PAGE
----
SLR Holdings in Held to Maturity (HTM) category
25. To provide further flexibility to banks in managing their investment portfolios, it has been decided to extend the dispensation of enhanced HTM limit of 23 per cent up to March 31, 2024. Banks will now be allowed to include securities acquired between September 1, 2020 and March 31, 2024 in the enhanced HTM limit. The HTM limits would be restored from 23 per cent to 19.5 per cent in a phased manner starting from the quarter ending June 30, 2024. The ratio of reserves to total external debt has increased to 95.5 per cent in June 2022 from 71.3 per cent in 2012-13. The debt service ratio (principal repayments and interest payments as a ratio of current earnings) at 4.9 per cent in June 2022 was lower than 5.9 per cent in 2012-13. Currently, it is one of the lowest among emerging market peers.
Enhancing the Mandates of Unified Payments Interface (UPI)
The UPI has emerged as the most popular retail payments system in India. It currently includes functionality to process payment mandates for recurring as well as single-block-and-single-debit transactions. The capabilities in UPI will be further enhanced by introducing single-block-and-multiple-debits functionality. This facility will enable a customer to block funds in his/her account for specific purposes, which can be debited whenever needed. This will significantly enhance the ease of making payments for investments in securities including through the Retail Direct platform as well as e-commerce transactions.
Expanding the Scope of Bharat Bill Payment System (BBPS)
The BBPS has been steadily expanding since its launch in 2017. At present, it handles recurring bill payments for merchants and utilities and does not cater to non-recurring bills. It also does not cater to bill payments or collections such as payment of fees for professional services, education fees, tax payments, rent collections, etc. for individuals even if those are recurring in nature. Therefore, the scope of BBPS is being enhanced to include all categories of payments and collections, both recurring and non-recurring, and for all category of billers (businesses and individuals). This will make the BBPS platform accessible to a wider set of individuals and businesses who can benefit from the transparent payments experience, faster access to funds and improved efficiency.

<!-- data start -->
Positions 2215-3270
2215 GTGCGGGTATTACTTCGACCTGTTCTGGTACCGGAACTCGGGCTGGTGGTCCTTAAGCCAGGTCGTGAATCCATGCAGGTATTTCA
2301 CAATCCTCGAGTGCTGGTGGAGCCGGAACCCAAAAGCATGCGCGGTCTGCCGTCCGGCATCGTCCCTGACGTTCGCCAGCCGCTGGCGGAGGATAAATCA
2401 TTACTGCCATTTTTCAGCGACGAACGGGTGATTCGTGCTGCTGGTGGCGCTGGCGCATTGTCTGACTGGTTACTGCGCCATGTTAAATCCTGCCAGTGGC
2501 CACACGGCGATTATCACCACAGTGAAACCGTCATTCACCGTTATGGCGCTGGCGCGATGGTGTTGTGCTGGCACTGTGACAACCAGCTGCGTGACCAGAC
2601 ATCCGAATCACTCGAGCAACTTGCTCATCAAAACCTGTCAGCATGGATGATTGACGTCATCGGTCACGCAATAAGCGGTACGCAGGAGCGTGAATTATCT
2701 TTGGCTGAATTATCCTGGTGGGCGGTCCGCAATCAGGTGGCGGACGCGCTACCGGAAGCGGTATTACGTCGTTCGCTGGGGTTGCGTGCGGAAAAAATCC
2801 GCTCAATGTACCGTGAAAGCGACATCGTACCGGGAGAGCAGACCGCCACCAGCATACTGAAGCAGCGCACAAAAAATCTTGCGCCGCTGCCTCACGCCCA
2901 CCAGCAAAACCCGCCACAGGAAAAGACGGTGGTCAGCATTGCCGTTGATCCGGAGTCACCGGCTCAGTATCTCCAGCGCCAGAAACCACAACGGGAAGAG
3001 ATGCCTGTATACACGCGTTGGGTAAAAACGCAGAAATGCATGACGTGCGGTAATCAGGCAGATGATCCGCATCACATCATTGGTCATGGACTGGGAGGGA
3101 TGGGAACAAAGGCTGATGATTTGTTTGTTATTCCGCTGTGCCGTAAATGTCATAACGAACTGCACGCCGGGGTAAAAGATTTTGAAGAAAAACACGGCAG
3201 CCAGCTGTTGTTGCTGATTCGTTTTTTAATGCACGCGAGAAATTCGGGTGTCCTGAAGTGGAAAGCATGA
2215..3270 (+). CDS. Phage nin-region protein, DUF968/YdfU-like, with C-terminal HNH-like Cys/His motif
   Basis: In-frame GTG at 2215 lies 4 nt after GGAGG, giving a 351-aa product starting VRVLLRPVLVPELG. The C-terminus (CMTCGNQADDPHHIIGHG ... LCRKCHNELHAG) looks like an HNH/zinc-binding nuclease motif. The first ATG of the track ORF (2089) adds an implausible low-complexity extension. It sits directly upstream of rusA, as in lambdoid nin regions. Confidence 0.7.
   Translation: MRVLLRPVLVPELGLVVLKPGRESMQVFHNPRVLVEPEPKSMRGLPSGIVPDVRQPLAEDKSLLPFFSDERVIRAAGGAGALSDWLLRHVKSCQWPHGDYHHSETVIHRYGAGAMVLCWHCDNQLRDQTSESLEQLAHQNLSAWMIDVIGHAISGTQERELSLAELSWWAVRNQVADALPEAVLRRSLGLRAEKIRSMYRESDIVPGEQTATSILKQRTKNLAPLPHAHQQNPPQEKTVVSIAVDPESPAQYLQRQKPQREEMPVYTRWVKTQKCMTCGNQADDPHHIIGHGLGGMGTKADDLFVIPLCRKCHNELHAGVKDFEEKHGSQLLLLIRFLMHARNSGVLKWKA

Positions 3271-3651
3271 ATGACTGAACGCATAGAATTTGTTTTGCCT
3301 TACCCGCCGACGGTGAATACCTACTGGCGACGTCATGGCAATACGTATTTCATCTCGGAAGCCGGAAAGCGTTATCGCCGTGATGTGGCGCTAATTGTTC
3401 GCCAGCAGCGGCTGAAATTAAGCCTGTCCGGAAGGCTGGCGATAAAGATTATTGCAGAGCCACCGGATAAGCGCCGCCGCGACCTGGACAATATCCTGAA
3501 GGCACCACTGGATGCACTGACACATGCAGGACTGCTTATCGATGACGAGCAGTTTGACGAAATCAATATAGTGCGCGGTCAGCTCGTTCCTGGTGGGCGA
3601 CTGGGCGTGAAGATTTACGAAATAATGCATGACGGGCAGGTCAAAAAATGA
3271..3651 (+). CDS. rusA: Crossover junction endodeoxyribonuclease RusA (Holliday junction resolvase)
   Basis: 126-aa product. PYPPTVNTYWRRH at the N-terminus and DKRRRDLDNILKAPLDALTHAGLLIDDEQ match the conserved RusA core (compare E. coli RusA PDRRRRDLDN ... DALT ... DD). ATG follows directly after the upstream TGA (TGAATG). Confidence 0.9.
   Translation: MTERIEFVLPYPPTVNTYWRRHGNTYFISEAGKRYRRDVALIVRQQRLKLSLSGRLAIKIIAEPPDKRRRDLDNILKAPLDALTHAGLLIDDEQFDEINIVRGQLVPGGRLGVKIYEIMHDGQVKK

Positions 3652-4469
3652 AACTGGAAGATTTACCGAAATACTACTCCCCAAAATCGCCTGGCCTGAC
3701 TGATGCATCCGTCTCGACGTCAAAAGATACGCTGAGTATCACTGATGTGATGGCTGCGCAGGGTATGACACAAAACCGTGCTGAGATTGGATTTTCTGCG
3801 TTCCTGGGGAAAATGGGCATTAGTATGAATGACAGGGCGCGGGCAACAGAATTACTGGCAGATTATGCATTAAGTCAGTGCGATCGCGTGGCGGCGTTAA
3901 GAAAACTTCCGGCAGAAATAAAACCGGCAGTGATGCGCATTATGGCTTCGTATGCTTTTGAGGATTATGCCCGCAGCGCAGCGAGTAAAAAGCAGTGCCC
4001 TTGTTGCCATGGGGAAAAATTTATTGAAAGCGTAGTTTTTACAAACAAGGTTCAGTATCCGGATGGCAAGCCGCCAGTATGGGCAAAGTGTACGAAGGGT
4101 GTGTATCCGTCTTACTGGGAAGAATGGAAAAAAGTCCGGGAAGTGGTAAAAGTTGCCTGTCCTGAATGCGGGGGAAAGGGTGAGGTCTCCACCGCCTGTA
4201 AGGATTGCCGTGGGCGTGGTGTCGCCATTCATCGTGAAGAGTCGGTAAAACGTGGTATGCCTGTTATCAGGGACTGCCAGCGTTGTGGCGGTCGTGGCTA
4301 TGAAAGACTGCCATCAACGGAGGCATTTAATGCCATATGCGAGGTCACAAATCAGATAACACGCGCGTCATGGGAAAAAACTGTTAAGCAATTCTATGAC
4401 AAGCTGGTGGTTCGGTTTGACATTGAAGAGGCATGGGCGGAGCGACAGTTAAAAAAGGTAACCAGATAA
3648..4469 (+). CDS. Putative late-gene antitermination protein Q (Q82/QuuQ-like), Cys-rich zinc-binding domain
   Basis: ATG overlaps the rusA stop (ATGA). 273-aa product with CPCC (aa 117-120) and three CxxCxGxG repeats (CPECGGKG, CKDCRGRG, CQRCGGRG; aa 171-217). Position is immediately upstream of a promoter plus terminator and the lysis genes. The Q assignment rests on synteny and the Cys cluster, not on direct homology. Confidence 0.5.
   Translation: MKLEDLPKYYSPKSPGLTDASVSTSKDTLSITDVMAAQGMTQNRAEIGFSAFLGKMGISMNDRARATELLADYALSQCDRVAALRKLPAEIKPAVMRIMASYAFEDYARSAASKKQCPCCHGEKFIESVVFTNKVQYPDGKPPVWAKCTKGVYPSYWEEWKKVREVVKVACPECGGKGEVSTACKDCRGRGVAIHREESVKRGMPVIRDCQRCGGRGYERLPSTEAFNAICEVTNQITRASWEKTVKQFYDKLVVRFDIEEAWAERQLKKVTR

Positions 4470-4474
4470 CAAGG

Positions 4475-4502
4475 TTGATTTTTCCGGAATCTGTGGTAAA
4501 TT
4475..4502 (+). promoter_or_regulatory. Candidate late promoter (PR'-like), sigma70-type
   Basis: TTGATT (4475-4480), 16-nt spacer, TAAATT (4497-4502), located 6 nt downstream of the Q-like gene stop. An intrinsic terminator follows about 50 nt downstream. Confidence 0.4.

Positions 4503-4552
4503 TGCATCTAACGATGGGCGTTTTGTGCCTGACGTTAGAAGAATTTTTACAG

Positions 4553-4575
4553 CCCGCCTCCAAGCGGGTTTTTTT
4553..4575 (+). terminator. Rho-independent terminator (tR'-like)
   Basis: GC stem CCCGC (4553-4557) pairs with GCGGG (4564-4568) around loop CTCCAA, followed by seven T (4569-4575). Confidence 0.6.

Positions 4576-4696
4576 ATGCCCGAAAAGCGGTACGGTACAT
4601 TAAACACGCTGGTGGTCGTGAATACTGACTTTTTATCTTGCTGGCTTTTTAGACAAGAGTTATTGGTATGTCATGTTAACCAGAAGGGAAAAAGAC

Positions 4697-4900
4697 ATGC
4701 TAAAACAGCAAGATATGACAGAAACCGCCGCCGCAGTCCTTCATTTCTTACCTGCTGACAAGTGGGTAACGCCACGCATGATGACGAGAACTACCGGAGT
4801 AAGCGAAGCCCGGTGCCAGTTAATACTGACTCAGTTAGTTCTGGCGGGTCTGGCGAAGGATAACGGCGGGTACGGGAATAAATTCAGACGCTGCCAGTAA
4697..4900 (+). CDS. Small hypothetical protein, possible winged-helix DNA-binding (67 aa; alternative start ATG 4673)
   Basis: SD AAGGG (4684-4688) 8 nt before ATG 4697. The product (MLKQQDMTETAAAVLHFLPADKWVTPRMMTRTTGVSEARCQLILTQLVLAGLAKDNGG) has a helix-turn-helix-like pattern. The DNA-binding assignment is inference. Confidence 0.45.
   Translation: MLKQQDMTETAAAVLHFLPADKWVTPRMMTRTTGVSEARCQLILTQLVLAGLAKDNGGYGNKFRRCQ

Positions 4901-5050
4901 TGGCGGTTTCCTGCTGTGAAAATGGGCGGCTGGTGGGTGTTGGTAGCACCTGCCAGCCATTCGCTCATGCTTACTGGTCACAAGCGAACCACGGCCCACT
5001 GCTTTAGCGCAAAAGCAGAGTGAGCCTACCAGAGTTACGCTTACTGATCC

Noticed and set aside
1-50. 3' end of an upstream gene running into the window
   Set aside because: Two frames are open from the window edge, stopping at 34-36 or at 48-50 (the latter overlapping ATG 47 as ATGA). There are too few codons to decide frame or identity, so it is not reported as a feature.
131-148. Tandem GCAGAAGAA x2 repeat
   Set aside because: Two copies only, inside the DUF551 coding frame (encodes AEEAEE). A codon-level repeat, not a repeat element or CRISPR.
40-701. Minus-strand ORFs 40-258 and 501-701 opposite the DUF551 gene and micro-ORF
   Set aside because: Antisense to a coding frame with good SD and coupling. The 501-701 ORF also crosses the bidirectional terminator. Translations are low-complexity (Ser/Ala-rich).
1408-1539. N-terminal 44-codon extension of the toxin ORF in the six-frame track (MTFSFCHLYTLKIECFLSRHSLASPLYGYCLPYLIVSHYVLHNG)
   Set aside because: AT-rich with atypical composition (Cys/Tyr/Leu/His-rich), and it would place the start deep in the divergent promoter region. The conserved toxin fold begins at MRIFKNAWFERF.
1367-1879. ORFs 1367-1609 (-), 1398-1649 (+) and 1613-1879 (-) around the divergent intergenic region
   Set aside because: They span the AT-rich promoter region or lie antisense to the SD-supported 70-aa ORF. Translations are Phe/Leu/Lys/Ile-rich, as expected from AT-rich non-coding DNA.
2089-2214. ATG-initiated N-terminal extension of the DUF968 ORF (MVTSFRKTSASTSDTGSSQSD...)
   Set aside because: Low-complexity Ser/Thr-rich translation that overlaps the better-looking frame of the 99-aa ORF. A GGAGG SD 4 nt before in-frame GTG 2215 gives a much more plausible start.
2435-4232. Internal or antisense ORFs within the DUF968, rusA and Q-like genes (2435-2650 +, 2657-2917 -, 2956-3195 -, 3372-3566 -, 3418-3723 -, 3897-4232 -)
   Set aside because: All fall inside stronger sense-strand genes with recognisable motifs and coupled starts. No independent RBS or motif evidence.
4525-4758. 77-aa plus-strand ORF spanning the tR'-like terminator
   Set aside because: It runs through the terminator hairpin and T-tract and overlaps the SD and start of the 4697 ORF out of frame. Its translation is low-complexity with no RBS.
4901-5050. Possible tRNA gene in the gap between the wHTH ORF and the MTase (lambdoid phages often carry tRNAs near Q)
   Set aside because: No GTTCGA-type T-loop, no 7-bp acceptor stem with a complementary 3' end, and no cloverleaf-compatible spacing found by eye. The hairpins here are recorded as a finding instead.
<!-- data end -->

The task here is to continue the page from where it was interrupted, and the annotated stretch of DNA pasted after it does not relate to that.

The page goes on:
Hedging of Gold in the International Financial Services Centre (IFSC)
28. Resident entities in India are currently not permitted to hedge their exposure to gold price risk in overseas markets. With a view to providing greater flexibility to these entities to hedge the price risk of their gold exposures, resident entities will now be permitted to hedge their gold price risk on recognised exchanges in the IFSC. This measure will benefit importers/exporters of gold such as jewellers and industries which use gold as an intermediate or raw material.
The last three years have been unusually challenging as we encountered multiple shocks. The buffers we built in the years leading to COVID-19 in terms of accumulating reserves and inflation averaging close to the target came good to deal with these repeated shocks. In this arduous period, our constant endeavour has been to take timely and effective measures. It is gratifying to see that our policies have yielded positive results.
The course of our future policy will duly consider new data releases and the evolving outlook of the economy as well as the effect of our past actions.
In meeting the challenges thrust upon us by a hostile global environment, we should not lose sight of the task of improving the long-term potential of our country. Green transition, reconfiguration of supply chains and logistics, production-linked incentive schemes, digital banking and financial services, and innovative technologies offer immense opportunities for the Indian economy.
As we enter 2023, India’s G20 presidency provides us a historic opportunity to play a bigger role in the international arena. The theme of our Presidency “Vasudhaiva Kutumbakam” – the world is one family – reflects our vision of global cooperation for universal welfare. We must remain optimistic and derive inspiration from the words of Gandhi: “Let no one think that it is impossible because it is difficult. It is the highest goal, and it is no wonder that the highest effort should be necessary to attain it.”